Power Electronics

# Streamlined Inverter Cuts Conventional Types Down to Size

Most renewable energy sources pass through an inverter when the DC power generated or stored is used by AC components connected to the grid.  Google’s “Little Box Challenge” called on intrepid inventors and engineers to reduce the volume of the inverter by a factor of 10 to cut material cost and improve efficiency.  Here is one solution.

Solar panels and batteries are typically segmented into several smaller DC components (solar panels use 5 V modules and batteries in modules as small as 1.5 V), that are strung together in series to in order to reach a critical voltage at which the an inverter will literally alternate the constant current from max to minimum and then pass through harmonic filters in order to parallel with the utility.

A traditional DC to AC systems is comprised of a string of smaller DC devices wired in series to reach a peak voltage higher than the utility AC voltage. For example, 34, 5 V batteries or solar panels would provide a 170 V peak to peak voltage that would produce 120 Vrms.  This is the single-phase power used in homes and is what the illustrated examples will produce.

The traditional inverter utilizes a series of fluctuations between to states; all ON and all OFF (and then all negative ON and all OFF) to switch the voltage rapidly to achieve a blended voltage seen by the load to match the utility. But the voltage on the grid varies throughout the cycle in the shape of a perfect sine wave. ‘Why Not’ let the individual segment of the DC device only connect to the load when they are needed and mirror the sine wave on the grid?

Google’s challenge won’t conclude for another year.  But it may be that the best inverter is no inverter. The below proposed solution for a streamlined inverter describes an alternate method conceived by a mechanical engineer with an outsiders perspective to power conversion.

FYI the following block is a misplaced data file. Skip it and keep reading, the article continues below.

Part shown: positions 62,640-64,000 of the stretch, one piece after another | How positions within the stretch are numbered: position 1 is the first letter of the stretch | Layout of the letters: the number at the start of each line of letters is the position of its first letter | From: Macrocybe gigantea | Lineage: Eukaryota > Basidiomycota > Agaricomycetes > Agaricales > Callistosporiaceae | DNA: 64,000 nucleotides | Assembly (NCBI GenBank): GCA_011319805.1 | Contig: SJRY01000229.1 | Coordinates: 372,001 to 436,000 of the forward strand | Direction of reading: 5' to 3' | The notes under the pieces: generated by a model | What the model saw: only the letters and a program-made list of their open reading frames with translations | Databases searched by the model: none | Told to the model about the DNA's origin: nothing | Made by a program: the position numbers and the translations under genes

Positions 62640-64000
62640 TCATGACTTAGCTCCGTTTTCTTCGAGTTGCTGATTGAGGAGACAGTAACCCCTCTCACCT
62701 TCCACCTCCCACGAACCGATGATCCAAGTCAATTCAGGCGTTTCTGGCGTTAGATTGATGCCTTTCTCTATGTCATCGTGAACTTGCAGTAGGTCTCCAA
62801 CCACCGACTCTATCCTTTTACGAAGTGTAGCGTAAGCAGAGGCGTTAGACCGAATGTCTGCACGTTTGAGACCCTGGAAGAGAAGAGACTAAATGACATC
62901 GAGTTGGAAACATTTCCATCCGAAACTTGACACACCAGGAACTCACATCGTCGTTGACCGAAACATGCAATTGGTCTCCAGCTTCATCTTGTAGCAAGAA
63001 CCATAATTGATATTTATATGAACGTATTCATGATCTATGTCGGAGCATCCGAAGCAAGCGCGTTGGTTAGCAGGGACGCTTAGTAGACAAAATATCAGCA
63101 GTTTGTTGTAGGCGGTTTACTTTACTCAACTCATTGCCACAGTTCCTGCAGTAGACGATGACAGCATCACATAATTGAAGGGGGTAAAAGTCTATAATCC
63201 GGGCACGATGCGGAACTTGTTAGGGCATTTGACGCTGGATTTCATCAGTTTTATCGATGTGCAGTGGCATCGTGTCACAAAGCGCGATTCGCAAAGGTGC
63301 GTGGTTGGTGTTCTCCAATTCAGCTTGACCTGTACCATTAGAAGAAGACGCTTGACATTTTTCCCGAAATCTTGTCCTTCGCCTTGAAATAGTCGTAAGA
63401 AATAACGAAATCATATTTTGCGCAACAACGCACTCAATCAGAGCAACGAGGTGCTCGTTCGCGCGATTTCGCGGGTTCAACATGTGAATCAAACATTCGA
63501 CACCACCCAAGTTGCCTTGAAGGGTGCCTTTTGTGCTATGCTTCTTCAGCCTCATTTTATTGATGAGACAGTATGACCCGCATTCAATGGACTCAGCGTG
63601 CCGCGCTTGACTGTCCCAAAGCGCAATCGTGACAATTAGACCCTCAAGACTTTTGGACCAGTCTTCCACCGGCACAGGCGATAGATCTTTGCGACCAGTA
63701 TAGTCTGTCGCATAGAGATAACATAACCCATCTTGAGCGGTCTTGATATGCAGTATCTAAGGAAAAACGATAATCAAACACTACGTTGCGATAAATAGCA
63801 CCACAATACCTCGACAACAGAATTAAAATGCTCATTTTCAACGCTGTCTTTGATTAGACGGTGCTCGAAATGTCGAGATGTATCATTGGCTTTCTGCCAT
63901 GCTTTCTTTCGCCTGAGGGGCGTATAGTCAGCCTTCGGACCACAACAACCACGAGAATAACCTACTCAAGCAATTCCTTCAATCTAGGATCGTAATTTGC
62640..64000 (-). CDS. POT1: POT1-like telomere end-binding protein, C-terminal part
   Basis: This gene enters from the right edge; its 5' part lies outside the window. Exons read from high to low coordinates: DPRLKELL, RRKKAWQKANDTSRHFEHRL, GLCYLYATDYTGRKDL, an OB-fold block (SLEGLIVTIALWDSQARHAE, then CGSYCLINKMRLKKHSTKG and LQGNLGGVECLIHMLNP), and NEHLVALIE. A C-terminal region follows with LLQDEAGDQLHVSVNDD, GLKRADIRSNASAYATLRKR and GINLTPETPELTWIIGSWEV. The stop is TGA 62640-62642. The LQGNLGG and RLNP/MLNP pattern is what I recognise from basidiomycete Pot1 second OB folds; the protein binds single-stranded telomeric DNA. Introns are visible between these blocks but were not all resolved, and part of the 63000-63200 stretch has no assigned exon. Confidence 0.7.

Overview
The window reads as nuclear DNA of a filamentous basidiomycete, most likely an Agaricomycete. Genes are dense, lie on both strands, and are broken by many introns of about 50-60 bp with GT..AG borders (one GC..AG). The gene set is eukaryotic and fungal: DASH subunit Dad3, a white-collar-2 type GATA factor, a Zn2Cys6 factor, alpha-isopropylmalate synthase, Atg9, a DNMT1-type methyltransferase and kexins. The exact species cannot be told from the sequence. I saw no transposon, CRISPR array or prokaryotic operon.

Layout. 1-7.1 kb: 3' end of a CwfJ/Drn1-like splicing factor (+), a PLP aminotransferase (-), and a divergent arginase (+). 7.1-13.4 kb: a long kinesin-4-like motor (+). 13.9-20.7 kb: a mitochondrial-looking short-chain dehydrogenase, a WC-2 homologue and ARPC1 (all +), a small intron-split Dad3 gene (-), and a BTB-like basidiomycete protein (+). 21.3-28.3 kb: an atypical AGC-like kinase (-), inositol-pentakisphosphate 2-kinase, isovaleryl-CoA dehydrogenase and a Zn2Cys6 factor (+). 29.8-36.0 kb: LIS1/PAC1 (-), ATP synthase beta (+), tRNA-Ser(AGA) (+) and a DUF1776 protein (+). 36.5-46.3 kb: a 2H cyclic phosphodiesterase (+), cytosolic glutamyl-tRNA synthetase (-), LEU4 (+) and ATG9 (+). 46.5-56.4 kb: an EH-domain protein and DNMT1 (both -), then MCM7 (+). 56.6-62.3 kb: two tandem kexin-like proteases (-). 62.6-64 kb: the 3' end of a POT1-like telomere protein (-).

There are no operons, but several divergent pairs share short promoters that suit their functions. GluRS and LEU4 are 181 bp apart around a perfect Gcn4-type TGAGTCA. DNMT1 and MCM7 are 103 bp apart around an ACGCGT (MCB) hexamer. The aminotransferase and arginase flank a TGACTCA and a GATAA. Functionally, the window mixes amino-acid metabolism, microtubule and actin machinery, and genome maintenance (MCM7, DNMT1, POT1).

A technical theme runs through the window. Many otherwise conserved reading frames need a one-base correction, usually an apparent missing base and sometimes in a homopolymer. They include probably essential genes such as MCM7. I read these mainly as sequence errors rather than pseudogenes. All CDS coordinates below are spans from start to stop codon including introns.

The alternate approach to converting this string of DC devices wired in series is to maintain this arrangement to reach the peak voltage required by utility, but vary the number of devices connected at one time so the output from the DC devices varies in sync with the grid.

The COTS components that make up the streamlined inverter consist of, the DC power source (or battery storage source), electrical wires of the gauge required by the National Electric Code (NEC) for the current anticipated to flow through them given the voltage drop of the installed segments, Transistors connected to both sides of the DC devices and a microprocessor.  The microprocessor would include a device that can detect the phase of the utility that the DC to AC source will be connected to.  (Fig. 1 and Fig. 2 show the arrangement of components)

The microprocessor connected to the bank of DC batteries or solar panels will monitor the phase of the existing utility continuously.  Whenever there is some prescribed (pre-programmed) minimum voltage available on the DC devices and the unit is programmed to provide power the microprocessor would function to allow that load to be connected in parallel to the AC load or utility.

The basic operation would consist of the microprocessor sequencing low voltage control signals to the correct Transistors to produce the aggregate output from the DC source to match the AC grid as indicated in Fig. 3 and Fig. 4 for their respective systems.  This variation in the serially connected DC load would then closely match the voltage on the AC load that it would be in parallel with.  The output for Table 1 and Table 2 are plotted against a true Sine wave to illustrate the minimal variation that would be seen by loads on the devices in parallel to the utility.